5 On It is a feature that looks at five of the best under-the-radar rap findings from the past week, highlighting new or recently discovered artists, or interesting obscurities.
Tedy Brewski, rap chameleon
Few rappers in the year and a half of 5 On It‘s existence have proven as versatile and consistently unusual as Connecticut’s Tedy Brewski. Listening to any two of his songs back to back can feel like having your consciousness torn in half, held tenuously together by the quality of his rapping.
When we last heard from him, Brewski’s “Yung Kareem” and “I’m Serious” saw him whirling wildly through influential touchstones—Lil B, Chief Keef, Fetty Wap, Jay Z, Big L, and MF Doom, all with a singular flair that felt like homage in synthesis. Brewski’s style remains his own, even when his cadences and lyrics contain whispers of the past.
Strongest recent singles “Kolonopin” and “On My Own” continue Brewski’s dizzying, chameleonic trend. “Kolonopin” sounds like Eminem and Planet Asia (or, more specifically, Planet Asia channeling Slick Rick) filtered again through Keef’s melodic sensibilities, sharp, incisive rapping executed with Brewski’s particular charisma and cleverness. “On My Own” serves as a sort of macabre turn up, southern flows set against a dark piano.
Aminé – “Le Danse”
As subgenres spread and gestate, it’s interesting to see not only what new directions they take, but how they incorporate other elements of their parent genres. It’s difficult to trace “future bounce” to any one source. The term and style (rapping mixed with house-inspired, dance-friendly hip-hop beats) gained legitimacy through GoldLink’s early singles and debut project The God Complex, with label and loose collective Soulection providing a producer-centric exploration of the sound that found flesh-and-blood form in Los Angeles events. While you can realistically argue that Azealia Banks’ 212 and the songs that constituted Broke With Expensive Taste set a progressive blueprint for what was to come, it feels like the stylistic boundaries of future bounce (or whatever you choose to call it, subgenre names are always a bit hollow and unfairly limiting) have been codified in 2014 and 2015.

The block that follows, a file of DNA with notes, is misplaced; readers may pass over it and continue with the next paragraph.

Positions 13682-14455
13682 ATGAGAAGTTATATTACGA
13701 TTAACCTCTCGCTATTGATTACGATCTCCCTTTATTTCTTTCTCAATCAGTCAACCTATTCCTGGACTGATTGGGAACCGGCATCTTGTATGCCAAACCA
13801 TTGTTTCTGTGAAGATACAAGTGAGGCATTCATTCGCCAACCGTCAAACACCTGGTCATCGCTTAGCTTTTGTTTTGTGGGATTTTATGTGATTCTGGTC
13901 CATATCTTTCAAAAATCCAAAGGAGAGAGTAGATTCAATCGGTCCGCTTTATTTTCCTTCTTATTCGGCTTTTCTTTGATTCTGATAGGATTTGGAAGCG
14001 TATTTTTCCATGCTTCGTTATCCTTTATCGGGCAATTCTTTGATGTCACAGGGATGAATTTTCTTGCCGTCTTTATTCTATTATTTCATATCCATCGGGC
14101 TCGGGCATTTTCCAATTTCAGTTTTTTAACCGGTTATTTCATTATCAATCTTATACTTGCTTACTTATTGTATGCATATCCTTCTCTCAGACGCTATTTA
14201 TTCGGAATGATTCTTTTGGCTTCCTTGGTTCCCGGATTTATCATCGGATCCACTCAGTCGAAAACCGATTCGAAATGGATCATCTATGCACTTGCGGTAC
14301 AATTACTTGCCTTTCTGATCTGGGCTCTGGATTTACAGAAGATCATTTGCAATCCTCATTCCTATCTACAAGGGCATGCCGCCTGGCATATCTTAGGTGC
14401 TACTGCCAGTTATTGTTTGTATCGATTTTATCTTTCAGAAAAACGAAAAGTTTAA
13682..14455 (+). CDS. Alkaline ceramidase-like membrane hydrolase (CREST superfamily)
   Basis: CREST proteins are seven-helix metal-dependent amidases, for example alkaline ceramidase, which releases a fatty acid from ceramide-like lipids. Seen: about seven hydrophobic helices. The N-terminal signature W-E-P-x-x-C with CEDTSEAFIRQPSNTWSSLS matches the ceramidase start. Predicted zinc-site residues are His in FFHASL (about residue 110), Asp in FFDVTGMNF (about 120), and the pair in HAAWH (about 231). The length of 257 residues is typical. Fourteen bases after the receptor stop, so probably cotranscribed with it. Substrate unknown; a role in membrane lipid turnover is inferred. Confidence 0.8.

Since GoldLink’s emergence in mid-2013, rappers like Vic Mensa (who surprisingly delivered perhaps future bounce’s brightest creative moment, “Down On My Luck”), IshDARR, Doja Cat, Marvel Alexander, and Waldo have explored the loosely fenced territory that comprises a sound still sorting itself out (is it purely party music? can it be something more serious? should it be something more serious?).
Portland, Oregon’s Aminé first caught my attention with his remix of a Kaytranada favorite, “At All.” His work also won the favor of the rising producer, leading Kaytranada to lend original production to Aminé’s upcoming project Calling Brio. Lead single “Le Danse” shows the fruits of their labors, a spin on future bounce that lays Kaytranada’s usual combination of inviting synths and vibrant bass over percussion that feels indebted to latin disco. As its name implies, “Le Danse” shines its light on movement, but its also an impressive display of Aminé’s nimble rapping.
WesBeBlanco – “Johnny Cash”